Former CIA agent talks smuggling video out of Myanmar and working undercover in new memoir
Amaryllis Fox used her prom money to sneak into Myanmar and interview Aung Sun Suu Kyi
Amaryllis Fox was just 21 years old when, as a student at Georgetown University, she was recruited into the CIA.
She quickly rose through the ranks to work undercover, infiltrating terrorist networks in the Middle East and Asia.
Even before that, though, she was no stranger to covert work: as a teenager she smuggled video of politician Aung San Suu Kyi, then living under house arrest, out of Myanmar.
Fox spoke to The Current's interim host Laura Lynch about her new memoir Life Undercover: Coming of Age in the CIA. Here is part of their conversation.
In high school, you became intrigued by Aung San Suu Kyi in Myanmar. Instead of shopping for a prom dress, you took the money to buy a ticket to Thailand and make your way to meet her. Tell me about that secret meeting.
I took this time off before college, with the money [my mom] gave me to buy a prom dress, and went over initially to work in the refugee camps on the Thai-Burmese border. I was aspiring to be a journalist at that time.
The democracy movement secretly arranged a meeting for me with Aung San Suu Kyi, who was under house arrest at the time, and told me that I'd probably be detained as a result, and how to hide the film to get through that detention and get it out to Thailand.
The meeting was very inspirational. Suu Kyi has come under a lot of fire since then about her failure to stand up for many of the ethnic minorities in Burma. But at the time, to my young mind, she was this tiny, petite single woman who, by telling the truth, could bring this entire military dictatorship to its knees.
And taking her words out on this film — and then being detained by that very military government, eventually being deported and getting getting those words out to Thailand, where they were broadcast by the BBC back into Burma — it was electrifying for me. It was this idea that truth can be more powerful than military force.
And that really began to shape my aspirations in the world.
You did take a real risk here. You were working with us with someone else, another Westerner, and as you say, you were getting ready to get the message out. And Aung Sun Suu Kyi told you how to do it. Tell me what she told you to do.
She did. You know, in our young and naive way, we had brought these Bic pens ... that we were going to wrap the film around the inside of, as a kind of crude concealment device.
And we started taking the tape apart after the interview there with her. And she stopped me and she said, "those are fine for the film that you want them to find, the decoy film so that they think they've found it all. But for the real film you want to get out, you have a better hiding place."
And ... she took the film and wrapped it up smaller than a tampon and gave it to me, and told me the bathroom was down the hall.
You end up studying terrorism at Georgetown University and you just talked about your thesis. Tell us a little bit more about it and why it became so important to the CIA.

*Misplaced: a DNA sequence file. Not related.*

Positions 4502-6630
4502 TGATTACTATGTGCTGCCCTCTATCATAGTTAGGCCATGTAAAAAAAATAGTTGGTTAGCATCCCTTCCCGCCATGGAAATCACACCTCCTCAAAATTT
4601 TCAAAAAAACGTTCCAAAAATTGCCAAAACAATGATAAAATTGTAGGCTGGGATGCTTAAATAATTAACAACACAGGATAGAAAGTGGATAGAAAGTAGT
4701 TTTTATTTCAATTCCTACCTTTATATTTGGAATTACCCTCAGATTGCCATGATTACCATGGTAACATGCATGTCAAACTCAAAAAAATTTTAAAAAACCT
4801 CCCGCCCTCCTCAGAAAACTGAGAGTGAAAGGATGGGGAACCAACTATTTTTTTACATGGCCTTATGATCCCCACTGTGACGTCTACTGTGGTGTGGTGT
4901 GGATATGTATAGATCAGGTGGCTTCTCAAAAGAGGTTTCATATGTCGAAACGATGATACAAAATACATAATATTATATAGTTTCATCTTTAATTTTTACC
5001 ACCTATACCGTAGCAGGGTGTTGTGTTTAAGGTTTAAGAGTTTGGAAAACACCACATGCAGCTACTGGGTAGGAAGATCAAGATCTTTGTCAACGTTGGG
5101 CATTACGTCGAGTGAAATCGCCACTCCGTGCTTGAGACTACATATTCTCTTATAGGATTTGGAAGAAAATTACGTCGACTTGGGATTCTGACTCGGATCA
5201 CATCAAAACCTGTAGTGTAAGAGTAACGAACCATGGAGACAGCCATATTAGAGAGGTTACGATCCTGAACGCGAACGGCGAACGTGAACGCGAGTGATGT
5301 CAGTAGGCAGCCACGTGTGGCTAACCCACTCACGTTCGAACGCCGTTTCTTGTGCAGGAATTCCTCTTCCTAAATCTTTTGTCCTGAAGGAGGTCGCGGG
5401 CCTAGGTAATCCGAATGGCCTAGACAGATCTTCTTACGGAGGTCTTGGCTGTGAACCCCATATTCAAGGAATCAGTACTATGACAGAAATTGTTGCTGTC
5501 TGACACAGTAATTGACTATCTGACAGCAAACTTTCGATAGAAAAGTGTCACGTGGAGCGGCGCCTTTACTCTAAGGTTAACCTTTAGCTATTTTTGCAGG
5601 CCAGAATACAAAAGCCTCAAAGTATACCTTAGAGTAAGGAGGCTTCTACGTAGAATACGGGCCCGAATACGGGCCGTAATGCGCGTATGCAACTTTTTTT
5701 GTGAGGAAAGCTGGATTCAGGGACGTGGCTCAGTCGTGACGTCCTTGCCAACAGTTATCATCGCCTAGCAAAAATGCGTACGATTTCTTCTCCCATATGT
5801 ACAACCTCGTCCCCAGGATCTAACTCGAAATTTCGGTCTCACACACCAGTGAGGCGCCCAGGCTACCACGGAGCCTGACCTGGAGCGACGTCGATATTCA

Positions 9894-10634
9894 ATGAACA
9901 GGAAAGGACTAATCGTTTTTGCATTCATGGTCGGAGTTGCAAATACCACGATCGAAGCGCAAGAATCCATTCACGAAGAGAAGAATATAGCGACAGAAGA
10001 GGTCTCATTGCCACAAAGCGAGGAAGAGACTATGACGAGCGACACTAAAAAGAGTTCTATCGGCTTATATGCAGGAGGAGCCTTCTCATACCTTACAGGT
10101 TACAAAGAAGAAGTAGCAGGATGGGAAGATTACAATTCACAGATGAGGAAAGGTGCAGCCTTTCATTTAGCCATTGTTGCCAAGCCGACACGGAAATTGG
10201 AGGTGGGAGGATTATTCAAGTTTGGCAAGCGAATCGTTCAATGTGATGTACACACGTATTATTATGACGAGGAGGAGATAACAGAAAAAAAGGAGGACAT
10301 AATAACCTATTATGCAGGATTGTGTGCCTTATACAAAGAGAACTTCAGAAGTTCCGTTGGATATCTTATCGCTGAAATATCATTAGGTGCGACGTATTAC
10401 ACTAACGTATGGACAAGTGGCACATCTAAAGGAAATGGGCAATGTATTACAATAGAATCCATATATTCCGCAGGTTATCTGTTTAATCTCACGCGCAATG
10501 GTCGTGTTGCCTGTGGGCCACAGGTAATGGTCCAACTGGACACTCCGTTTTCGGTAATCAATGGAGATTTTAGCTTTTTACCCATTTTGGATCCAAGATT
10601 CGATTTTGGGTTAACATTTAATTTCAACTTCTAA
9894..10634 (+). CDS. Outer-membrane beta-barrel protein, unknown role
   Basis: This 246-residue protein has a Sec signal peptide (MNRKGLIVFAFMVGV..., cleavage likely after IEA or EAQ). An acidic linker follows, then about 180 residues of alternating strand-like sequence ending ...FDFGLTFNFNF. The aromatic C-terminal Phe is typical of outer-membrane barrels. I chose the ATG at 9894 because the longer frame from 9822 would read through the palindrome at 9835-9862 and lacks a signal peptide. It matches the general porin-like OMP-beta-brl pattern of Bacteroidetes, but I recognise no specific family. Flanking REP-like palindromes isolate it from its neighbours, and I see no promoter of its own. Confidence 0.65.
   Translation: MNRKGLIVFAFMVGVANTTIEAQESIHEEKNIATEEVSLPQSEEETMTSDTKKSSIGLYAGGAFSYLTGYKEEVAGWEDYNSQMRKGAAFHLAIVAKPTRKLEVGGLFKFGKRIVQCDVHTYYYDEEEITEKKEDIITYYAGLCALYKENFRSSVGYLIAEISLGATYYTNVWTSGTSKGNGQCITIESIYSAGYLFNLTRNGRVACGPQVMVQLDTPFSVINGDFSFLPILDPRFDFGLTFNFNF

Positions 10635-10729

I had done my undergrad at Oxford and I'd been approached by British intelligence while I was there and just not found it interesting at all. But [the Sept. 11, 2001 attacks] happened right before my last year at Oxford, and that was when I began trying to understand these forces in a more academic and rigorous way. And that did become my thesis at the School of Foreign Service at Georgetown.
And it turns out, unbeknownst to me, that Georgetown has a CIA officer in residence. And that guy asked me to tell him a little bit about this algorithm. [I was studying to try to predict terrorism activity.]
I said ... "What I'm really interested in is actually going overseas and sitting across from someone who is committed to this abhorrent ideology and having them look me in the eye and tell me why they're going to get up tomorrow morning and commit one of these attacks." And he said, "So are we."
So you join the CIA and you really quickly rise through the ranks to get assigned to the counterterrorism centre. ...
As I understand it, your undercover profile was that you were an art dealer dealing in Indigenous arts and you moved to different places, including China, to maintain that cover.
The work that I did operationally was actually all in the Middle East.
But being overseas in Asia allowed me to to have a little bit more space, a little bit more distance from the American government, the American identification that might make it more difficult to build relationships with the people that we needed to in order to prevent these attacks.
Your work took place against the backdrop of the global war on terrorism. And we know in the years since some of the things that the United States did in the name of fighting that war, such as extraordinary rendition, such as torture.
How comfortable are you with that aspect of the global war on terrorism, that you were a part of?
Not at all comfortable. And in many ways, one of the strange things about siloing, about the compartmentalization that happens for security reasons, is that many of us learned about those things through the press in the same way as everybody else.
I had the fortune, I guess, in my career, to never be exposed to any of that directly.
But one thing that I find really heartening is the degree to which the country, the policymakers and the intelligence and military community have really reviewed those mistakes and, I think, have come to the conclusion that they were not tactics that were A, useful and B, more importantly, acceptable for a country that ... aspires to be a moral leader in the world.
Written by Allie Jaynes. Produced by Ines Colabrese.